BTW, don't eliminate the Hattori/Ryusen HD knives simply because they're made by Ryusen instead of Hattori -- they are superb knives.

NO ChoP!
04-11-2011, 02:03 PM
Well, since you said the main reason you want to go with a Jknife over your current Ikon is sharpness, and ease of keeping it sharp, I am going to +1 on the carbon. Konosuke white #2, like Mario said, is superior in many a way, I feel. It will get wickedly sharp very quickly.

I feel allot of the knives you like, you may be paying a premium for the look; ie: damascus, over performance.....

The konosuke will give you high end performance for around $175 (drop the saya).

http://www.chefknivestogo.com/kowh2wa24.html

oivind_dahle
05-18-2011, 04:32 PM
I love the Hiromoto!

But you need to rehandle it :)
Dave does an awesome job :)

There are many great knives out there. The Hiro got its fans all over the world. I use my Hiro often and love it. It will never leave my kitchen and Im glad the first japanese knife I ever bought was a Hiro AS. Love it and will never leave it :)

MadMel
05-19-2011, 01:09 AM
I'd recommend the Hiro AS over a pure carbon as I'm guessing you have not had any experience with carbon knives. Takes a great edge and great edge retaining as well. And it fits nicely into your budget and leaves you with some $$ to get a few stones.
Otherwise a CN is a great choice too. If you decide on the CN, do not get the ES. Not worth the $10 extra.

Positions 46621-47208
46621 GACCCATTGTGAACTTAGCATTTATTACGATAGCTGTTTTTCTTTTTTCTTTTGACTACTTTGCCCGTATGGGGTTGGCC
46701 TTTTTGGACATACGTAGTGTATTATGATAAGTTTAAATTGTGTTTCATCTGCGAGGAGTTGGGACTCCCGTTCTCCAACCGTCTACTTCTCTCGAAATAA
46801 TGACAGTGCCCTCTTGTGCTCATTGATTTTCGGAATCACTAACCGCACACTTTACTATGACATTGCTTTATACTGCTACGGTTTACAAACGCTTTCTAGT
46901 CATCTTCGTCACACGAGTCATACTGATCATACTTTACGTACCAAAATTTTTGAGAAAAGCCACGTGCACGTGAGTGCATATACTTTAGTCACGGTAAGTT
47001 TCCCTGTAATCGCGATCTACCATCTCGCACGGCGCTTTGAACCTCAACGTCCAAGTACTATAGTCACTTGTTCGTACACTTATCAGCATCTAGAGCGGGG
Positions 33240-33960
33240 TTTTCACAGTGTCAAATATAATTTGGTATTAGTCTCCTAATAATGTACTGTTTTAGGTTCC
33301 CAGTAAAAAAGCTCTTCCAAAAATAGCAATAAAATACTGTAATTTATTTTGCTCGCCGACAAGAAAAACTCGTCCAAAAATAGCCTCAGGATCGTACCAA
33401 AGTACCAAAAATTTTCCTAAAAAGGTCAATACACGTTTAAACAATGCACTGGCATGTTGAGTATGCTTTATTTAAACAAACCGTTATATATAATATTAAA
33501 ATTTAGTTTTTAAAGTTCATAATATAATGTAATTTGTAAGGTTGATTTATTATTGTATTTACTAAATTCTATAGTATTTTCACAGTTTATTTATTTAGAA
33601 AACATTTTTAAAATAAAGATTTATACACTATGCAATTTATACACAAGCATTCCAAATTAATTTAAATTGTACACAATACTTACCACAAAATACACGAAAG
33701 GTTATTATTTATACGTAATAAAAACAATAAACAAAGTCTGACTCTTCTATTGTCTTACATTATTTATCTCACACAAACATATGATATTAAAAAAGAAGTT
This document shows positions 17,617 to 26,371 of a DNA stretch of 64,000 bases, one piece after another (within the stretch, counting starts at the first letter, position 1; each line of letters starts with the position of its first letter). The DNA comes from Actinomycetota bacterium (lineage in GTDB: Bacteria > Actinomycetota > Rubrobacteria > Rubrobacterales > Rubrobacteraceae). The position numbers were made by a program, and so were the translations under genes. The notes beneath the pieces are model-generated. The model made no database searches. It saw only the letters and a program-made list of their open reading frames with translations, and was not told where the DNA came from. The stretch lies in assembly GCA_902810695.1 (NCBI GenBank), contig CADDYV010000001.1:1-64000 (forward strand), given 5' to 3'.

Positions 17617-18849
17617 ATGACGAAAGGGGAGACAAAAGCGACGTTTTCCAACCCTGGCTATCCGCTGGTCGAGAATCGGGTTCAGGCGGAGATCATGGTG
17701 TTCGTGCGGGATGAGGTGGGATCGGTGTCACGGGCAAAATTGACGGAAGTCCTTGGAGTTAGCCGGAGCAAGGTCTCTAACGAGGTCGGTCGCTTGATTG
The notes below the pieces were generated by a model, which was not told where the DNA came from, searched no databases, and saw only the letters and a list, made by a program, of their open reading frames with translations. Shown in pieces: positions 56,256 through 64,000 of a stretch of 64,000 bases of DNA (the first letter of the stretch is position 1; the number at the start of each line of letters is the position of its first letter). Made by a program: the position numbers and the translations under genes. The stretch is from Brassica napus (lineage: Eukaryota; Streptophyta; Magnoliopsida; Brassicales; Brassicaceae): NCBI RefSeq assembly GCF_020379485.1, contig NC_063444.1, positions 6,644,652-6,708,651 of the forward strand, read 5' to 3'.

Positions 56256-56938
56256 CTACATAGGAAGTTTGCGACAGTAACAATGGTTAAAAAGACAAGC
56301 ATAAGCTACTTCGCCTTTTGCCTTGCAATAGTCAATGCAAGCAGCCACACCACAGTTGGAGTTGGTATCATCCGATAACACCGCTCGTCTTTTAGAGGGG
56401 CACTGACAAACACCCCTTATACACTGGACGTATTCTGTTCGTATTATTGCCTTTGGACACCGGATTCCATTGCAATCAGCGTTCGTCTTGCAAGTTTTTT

I'd recommend trying free-hand sharpening over using a gig. Unless of course you want a super precise angle, which I don't think is a necessity.

Lefty
05-19-2011, 03:38 AM
A precise angle won't hurt. :p
To be honest, it's just worthwhile to learn to freehand. You have more versatility and it's just plain fun!
For me, the addiction has turned from what do I cut with, to how much can I cut with it before it dulls? Once you get hooked on sharpening, you see a knife and wonder how it feels on the stones.

MadMel
05-19-2011, 05:35 AM
A precise angle won't hurt. :p
To be honest, it's just worthwhile to learn to freehand. You have more versatility and it's just plain fun!
For me, the addiction has turned from what do I cut with, to how much can I cut with it before it dulls? Once you get hooked on sharpening, you see a knife and wonder how it feels on the stones.

+1 Agree with that tho the reason I free hand in the first place was cause I couldn't afford a gig. Got hooked and have now spent more on stones then I would on an EP LOL

Lefty
05-19-2011, 06:05 AM
You gotta be a minimalist like me and Murray Carter! :)
It's so much more rewarding!

MadMel
05-19-2011, 06:53 AM
You gotta be a minimalist like me and Murray Carter! :)
It's so much more rewarding!

Actually going by what some of you guys have, I'm a minimalist haha. A total of 5 stones, 2 J-knives and a couple of henckels and victorinoxes. Stones are mad expensive here. Imagine a Naniwa SS 10k costing more then an EP with shipping...

Lefty
05-19-2011, 07:29 AM
Yeah, but what does a house cost? :)
I have far too many...I take that back. A LOT of knives, but only have 2 stones.

Seb
05-19-2011, 08:29 AM
Everyone should have a Naniwa SS10K... so much fun.

MadMel
05-19-2011, 12:07 PM
Yeah, but what does a house cost? :)
I have far too many...I take that back. A LOT of knives, but only have 2 stones.

:lol2:
Owning a house in land scarce Singapore = millionaire
We usually just get by with apartments haha.
Prolly gonna trim my stones down to 3. And build the knives up a 'couple' more :P